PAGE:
The usual discussion revolves around whether those who seek treatment for mental disorders should be called "patients" or "clients."
So Roy and I were at a legislative mental health meeting and one of the people giving testimony kept referring to psychiatric patients as "consumers." Consumers? Okay, it's not the first time I've heard the term, but here it was used over and over (and over) again. Consumers. I suppose I think of myself as a psychiatrist who treats patients, and not as a 'provider' to 'consumers.' This meeting took place around the same time that one of our readers commented it was insulting when I referred to a patient with recent and repeated episodes of dangerous behavior as a "time bomb" after she stopped her medications precipitously. I was thinking about the power of language, the innuendo of words and phrases, and I was struck by the repeated reference to Consumers.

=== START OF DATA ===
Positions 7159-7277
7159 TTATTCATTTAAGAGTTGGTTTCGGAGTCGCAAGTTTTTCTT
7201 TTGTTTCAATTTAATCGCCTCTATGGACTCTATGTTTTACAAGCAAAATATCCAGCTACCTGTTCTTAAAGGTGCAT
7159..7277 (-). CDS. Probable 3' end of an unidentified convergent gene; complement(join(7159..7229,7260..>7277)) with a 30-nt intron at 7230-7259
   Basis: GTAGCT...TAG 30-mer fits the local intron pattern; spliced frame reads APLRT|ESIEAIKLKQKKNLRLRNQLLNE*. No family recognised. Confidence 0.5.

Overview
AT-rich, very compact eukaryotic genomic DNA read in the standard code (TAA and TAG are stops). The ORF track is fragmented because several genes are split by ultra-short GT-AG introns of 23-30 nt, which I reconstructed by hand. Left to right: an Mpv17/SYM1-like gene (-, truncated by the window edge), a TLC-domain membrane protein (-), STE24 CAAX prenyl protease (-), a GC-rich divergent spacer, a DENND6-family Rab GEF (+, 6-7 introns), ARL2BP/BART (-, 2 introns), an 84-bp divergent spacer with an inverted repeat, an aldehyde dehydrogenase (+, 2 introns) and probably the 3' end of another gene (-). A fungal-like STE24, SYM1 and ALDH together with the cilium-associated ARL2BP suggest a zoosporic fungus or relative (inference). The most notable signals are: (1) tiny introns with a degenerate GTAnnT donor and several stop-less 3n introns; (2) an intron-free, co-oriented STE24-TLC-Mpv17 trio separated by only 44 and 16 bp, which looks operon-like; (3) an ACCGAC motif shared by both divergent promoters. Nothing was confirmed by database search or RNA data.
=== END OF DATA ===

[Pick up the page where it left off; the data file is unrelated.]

It brings to mind, for me, this odd anxiety that my patients will eat me alive. Doesn't one consume food or fuel? Does one consume psychiatric services? What exactly does one consume during a psychotherapy session? What's there at the beginning that's gone by the end?
Can someone please tell me why anyone would want to be a consumer rather than simply a patient? Please don't pass the ketchup....
Oh, and my graphic of the person eating lobster is in honor of Roy's vacation posts from Maine. Please, please, do consume one for me.